Using TweetDeck to Organize Your Twitter Account Using Groups

Some people’s approach to Twitter marketing is to just get all the Twitter followers you can. Some people are much more selective, and only follow those who belong to a very narrow niche. I’m in the middle. I have not done the things to generate tens of thousands of users, but I have also used some automation to build up a follower list, while concentrating on those who deal with marketing, especially legal marketing.

But even taking the middle ground and only dealing with a couple thousand followers, it can be difficult to manage. Most of us can’t really sit around all day and do nothing but read peoples’ tweets. But if you never read the tweets of those you follow, you are going to miss some opportunities.

One tool for keeping up with those you follow is TweetDeck. TweetDeck is a client side program (meaning you install it on your computer, versus running it from a web site) that presents your Twitter information in a nicely laid out, organized way using columns. By default, the tweets from all of your friends are listed in a column on the left-hand side of the screen (although columns can be moved around however you want). The next column lists tweets that mention your user name. The third column lists direct messages. The last column, by default, shows TweetDeck recommendations, which I found to be a waste of space. I use that column to build out groups.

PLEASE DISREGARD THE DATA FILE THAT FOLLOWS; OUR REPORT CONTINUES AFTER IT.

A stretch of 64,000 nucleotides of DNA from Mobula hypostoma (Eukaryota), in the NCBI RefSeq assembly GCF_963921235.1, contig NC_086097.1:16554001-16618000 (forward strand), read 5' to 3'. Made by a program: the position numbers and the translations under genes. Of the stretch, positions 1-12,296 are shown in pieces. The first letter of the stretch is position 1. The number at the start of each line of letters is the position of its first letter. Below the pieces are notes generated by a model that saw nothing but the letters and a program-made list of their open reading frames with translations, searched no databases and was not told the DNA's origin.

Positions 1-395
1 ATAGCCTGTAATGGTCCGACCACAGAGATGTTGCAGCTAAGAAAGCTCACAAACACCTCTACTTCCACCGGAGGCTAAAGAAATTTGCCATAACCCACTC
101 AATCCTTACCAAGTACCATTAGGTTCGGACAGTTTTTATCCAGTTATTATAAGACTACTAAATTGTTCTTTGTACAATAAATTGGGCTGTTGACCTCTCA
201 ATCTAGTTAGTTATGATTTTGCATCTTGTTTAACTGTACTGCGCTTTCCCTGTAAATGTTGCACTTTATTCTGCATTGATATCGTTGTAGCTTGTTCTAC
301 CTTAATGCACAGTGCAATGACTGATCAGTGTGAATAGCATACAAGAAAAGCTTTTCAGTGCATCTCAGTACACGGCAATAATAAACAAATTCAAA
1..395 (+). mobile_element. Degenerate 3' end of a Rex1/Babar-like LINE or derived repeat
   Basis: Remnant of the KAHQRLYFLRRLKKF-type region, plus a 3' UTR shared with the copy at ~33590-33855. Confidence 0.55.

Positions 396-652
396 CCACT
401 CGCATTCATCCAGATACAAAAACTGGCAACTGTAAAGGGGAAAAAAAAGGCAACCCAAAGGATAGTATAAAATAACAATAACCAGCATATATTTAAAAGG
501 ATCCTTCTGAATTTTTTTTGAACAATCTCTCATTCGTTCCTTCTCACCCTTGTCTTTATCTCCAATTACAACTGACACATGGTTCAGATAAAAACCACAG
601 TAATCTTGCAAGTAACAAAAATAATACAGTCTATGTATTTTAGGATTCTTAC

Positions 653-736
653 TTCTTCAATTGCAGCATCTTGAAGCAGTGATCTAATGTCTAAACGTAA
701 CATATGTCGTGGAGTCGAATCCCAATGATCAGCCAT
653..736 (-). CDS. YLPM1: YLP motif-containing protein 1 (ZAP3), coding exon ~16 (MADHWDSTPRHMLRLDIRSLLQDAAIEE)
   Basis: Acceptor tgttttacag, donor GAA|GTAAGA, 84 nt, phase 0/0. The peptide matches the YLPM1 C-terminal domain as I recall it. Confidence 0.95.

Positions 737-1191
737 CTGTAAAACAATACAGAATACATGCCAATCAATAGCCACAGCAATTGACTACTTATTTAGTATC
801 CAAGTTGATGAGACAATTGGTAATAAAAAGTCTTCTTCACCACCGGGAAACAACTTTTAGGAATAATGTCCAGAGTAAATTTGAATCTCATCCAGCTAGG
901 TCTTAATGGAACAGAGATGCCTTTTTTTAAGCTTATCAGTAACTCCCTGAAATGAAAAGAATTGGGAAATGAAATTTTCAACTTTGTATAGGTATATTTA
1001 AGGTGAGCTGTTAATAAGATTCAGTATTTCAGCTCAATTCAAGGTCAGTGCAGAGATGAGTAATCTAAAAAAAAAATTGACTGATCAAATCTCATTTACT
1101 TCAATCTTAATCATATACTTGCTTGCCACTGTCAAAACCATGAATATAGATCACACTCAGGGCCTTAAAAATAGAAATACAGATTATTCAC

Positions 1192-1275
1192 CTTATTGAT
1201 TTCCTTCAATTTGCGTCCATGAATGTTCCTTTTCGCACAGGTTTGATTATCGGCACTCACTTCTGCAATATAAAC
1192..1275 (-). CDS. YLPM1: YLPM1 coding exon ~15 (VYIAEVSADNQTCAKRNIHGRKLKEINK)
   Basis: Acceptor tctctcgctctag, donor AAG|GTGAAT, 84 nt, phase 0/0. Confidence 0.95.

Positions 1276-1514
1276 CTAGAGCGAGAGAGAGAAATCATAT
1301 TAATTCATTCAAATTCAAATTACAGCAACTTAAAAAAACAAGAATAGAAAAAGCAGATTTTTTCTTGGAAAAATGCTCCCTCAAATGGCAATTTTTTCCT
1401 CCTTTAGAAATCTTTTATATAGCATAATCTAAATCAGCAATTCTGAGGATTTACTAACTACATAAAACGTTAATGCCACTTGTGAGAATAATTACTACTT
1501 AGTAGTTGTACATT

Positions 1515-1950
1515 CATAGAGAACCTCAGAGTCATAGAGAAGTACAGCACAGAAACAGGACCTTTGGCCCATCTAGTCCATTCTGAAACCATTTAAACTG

The ability to lump those you follow into groups is an extremely useful function. The fact is, if you take the steps to build up a large list of people you follow (and who follow you), there are going to be a lot of people that you’re really not that interested in reading. Likewise, there are going to be some people who you really want to keep up with. The way to account for this is to place those you really want to read into groups. For instance, in my account, I have a group called “Legal Marketing” that contains users who discuss, well, legal marketing. If I did not have these people grouped, their tweets would just be mixed in with all the other tweets of people I follow and I would not see nearly as many of them.

An attorney might group other users by practice area, state, or any other criteria that makes sense. Or maybe you just do what I do, which is group based on marketing function. There are probably quite a few people on Twitter, like me, who blog and tweet on subjects related to Internet marketing. No book, magazine or even web site will ever be as cutting edge as information being posted in real time by practicing Internet marketers.

You may choose to use groups differently, instead just grouping anyone you find interesting regardless of their line of work or the nature of their tweets. That is fine. But however you do it, you should find a way to organize your Twitter account so that you don’t drown in a sea of random tweets.